Better-than-expected tax collections bring fiscal relief


South Africa’s fiscal position has improved since the February budget mainly because of better-than-expected tax collections in the latter part of last year and higher corporate income tax collections.

Tax collections for the 2022/23 tax year has been revised upwards by R83.5 billion to R1.682 trillion. The broad-based recovery in corporate income tax bodes well for collections over the remainder of the fiscal year, Finance Minister Enoch Godongwana said in his Medium-Term Budget Policy Statement (MTBPS) on Wednesday afternoon.

Click here for access to all our in-depth #MTBPS2022 coverage.

The positive impact of high commodity prices continued, and although it has been dissipating, there has been a more broad-based corporate tax recovery. The finance and manufacturing sectors have also experienced higher profitability that improved the near-term revenue outlook.

Tax collections

Personal income tax collections are expected to increase by 8% to R596 billion compared to the R588 billion forecasted in the February budget, corporate tax is projected upwards from R270 billion to R333 billion and customs duties is revised up by 11.5% to R72 billion.

The fuel levy and the net Value Added Tax (Vat) collections were revised downwards, by 8.4% to R80 billion (fuel) and 4.8% to R435 billion (Vat) respectively.

The downward revision was mainly because of the temporary relief offered against the massive spike in fuel prices earlier this year, and higher Vat refunds that offset the Vat income.

The payment of Vat refunds averaged R25 billion per month over the first half of the current tax year mainly because of increased capital expenditure in the finance sector and manufactured exports.

Economic risks

However, Godongwana warns that there are still “significant downside” economic risks to the revenue projections, and they may be lowered if power cuts intensify, global growth slows further or there is an escalation in the Russia-Ukraine war.

He also hinted at higher-than-budgeted public service wage costs that could restrain fiscal resources. “Additional fiscal measures or reductions in headcount would be required to contain overall compensation spending,” he says.

Economic growth remains tepid and over the medium-term period an average growth rate of 1.6% is expected. Further improvement in the tax-to-GDP ratio (25.3% in 2022/23) over the medium term depends on sustained economic growth and greater efficiency in revenue collection.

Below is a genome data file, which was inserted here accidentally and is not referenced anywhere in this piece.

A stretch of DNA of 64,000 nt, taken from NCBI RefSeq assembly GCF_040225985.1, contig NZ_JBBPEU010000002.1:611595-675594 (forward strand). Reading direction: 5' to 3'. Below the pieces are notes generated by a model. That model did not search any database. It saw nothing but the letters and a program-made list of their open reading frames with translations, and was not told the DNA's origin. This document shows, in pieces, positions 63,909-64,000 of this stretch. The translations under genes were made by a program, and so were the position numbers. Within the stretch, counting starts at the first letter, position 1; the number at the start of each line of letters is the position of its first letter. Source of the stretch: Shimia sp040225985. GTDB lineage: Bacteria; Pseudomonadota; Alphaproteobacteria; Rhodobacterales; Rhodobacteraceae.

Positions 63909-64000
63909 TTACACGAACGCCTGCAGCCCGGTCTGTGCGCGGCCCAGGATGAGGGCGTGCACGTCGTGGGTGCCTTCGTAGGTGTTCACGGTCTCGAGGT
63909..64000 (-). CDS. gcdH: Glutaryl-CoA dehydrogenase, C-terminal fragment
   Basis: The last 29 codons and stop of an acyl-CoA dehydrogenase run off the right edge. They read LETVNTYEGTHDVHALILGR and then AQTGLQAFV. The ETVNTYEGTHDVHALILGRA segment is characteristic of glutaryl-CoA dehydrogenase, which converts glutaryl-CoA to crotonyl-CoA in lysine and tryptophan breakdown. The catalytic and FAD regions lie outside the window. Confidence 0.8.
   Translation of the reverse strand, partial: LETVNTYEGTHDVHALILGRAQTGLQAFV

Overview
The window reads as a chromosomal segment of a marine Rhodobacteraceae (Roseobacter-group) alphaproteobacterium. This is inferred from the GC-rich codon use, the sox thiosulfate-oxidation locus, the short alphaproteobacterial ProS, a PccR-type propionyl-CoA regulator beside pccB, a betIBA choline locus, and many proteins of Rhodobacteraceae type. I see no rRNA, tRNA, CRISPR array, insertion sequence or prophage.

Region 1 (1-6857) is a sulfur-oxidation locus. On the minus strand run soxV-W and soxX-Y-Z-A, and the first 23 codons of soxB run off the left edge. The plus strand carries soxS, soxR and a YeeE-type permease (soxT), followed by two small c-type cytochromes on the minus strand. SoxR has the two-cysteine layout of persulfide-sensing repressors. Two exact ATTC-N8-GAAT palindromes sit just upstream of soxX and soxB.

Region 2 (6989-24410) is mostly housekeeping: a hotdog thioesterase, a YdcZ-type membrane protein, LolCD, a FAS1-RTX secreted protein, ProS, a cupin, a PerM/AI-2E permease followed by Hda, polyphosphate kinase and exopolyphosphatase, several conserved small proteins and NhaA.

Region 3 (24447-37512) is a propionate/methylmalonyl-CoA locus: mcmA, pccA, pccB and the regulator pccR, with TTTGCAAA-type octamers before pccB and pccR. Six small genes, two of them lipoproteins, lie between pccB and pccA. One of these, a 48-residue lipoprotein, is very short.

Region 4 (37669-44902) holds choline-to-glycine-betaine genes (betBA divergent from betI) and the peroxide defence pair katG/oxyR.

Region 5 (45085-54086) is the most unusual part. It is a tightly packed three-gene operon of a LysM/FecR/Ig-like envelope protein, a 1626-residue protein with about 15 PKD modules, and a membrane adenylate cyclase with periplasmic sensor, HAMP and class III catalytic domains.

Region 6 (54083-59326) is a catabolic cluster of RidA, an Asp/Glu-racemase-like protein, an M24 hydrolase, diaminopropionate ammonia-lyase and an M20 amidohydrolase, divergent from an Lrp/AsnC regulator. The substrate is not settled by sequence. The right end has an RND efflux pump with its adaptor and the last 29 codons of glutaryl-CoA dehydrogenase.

The BIG grant

As expected Godongwana extended the Covid-19 social relief of distress grant, introduced in May 2020, for another year until March 2024. Currently more than seven million South Africans are receiving the grant.

Godongwana says discussions are still under way to consider options for a replacement of the temporary grant and no final decision has been made about a replacement or how it will be financed.

National Treasury notes in the MTBPS that the introduction of a new grant will mean a permanent spending increase. “To be sustainable, it needs to be financed with permanent increases in revenue, spending reprioritisation, or a combination of the two.”

Given the large cost of extending the grant, increases to other social grants in 2023 will be slightly below inflation. “Other social welfare priorities may remain unaddressed,” Treasury notes.

Isaah Mhlanga, chief economist of Alexander Forbes, earlier noted that globally the cost-of-living crisis has been seen as a short-term problem that requires “temporary and well targeted solutions”.

He warned against turning the Covid-19 grant into a permanent universal Basic Income Grant (BIG). “SA cannot afford a welfare state. We have a 2% growth economy,” he said in a media-session leading up to the MTPBS. Given the latest growth rate projections it appears that SA will be a below-2% growth economy for the next three years.

Revenue – spending = Debt

Currently 59% of consolidated non-interest spending goes to the social wage bill, which include health, education, housing, transport, social protection and employment. Additional spending, including the one-year extension of the Covid grant will amount to R66.9 billion.

Government has also allocated additional spending of R8.9 billion for safety and security and R11.3 billion for infrastructure investment, including rehabilitating damaged municipal infrastructure and refurbishing provincial roads.

These spending increases will be funded from the higher-than-expected tax collections and an expected drawdown of the 2022 Budget unallocated reserve in 2023-24.

Consolidated revenue for 2023-24 is estimated at R1.953 trillion, expenditure at R2.242 trillion leaving the country with a deficit of 4.9% which is expected to narrow to 3.2% at the end of the medium-term period (2025-26).

The worrying debt levels is expected to “stabilise” at 71% of GDP in the current year and it is projected to stabilise at 69% of GDP in 2024-25. South Africa’s public debt has risen sevenfold, from R557 billion in 2007-08 to over R4 trillion in 2021-22.

Government expects both tax-to-GDP ratio and nominal revenue collections to be higher than pre-Covid projections going forward. “This assumes that most of the windfall tax from higher commodity prices [will] fall way over the next two years. The higher estimates partially reflect a permanent increase in revenue, most likely due to improvement in efficiencies at the South African Revenue Service (Sars).

Source link

Related Articles